Watching Chris Sale’s season play out is excruciating, because he appears to be building one of the great performances of his time and the White Sox just keep on losing. He allowed two hits to Texas over eight innings Friday, striking out 14 – you can see it here -- yet the White Sox lost. Again.
The numbers speak for themselves. From the Elias Sports Bureau: Chris Sale is the third pitcher in modern baseball history (since 1900) with 12 or more strikeouts in five consecutive starts (Pedro Martinez in 1999, Randy Johnson in 1998).
Another one: Chris Sale is just the third pitcher in the last 10 seasons to strike out at least 14 while walking none in a game that he didn't win (2013 Yu Darvish: no decision; 2012 James Shields: lost).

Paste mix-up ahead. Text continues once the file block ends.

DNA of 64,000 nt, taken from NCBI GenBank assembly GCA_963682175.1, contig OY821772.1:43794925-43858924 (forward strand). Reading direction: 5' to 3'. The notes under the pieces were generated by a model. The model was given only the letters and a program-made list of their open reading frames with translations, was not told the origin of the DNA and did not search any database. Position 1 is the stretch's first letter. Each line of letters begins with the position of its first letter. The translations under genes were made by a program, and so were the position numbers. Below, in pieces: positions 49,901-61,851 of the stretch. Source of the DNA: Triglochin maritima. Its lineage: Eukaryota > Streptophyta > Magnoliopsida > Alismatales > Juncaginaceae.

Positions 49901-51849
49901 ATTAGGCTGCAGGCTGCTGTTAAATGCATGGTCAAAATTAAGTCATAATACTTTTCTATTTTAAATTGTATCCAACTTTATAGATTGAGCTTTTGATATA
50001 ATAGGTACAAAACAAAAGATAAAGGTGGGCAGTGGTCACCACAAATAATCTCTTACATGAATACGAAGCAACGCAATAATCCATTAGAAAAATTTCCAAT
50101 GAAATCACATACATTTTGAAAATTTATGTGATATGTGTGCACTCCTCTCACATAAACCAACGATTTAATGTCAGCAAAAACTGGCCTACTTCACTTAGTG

There’s nobody else in baseball quite like Sale, with his elbowed and kneed delivery, with his mid-90s fastball. Not only is his stuff excellent, but hitters will also tell you that the difficulty in facing Sale is that there are no repetitions to draw on between the moments you’re in the box against him. There are no other lefties with his arm angle, his height and the funkiness in his delivery.
Sometimes, hitters will call friends on other teams and ask for tips about a particular starting pitcher and about the experience of batting against them, and like college friends studying a language, one hitter can educate the other based on some commonality in the interpretation, to make sense of the information.
But this can’t really happen with Sale, who is more like a Rosetta Stone – someone who has an interpretation all his own.
Really, he is the closest thing we’ve seen to Randy Johnson since the Big Unit retired.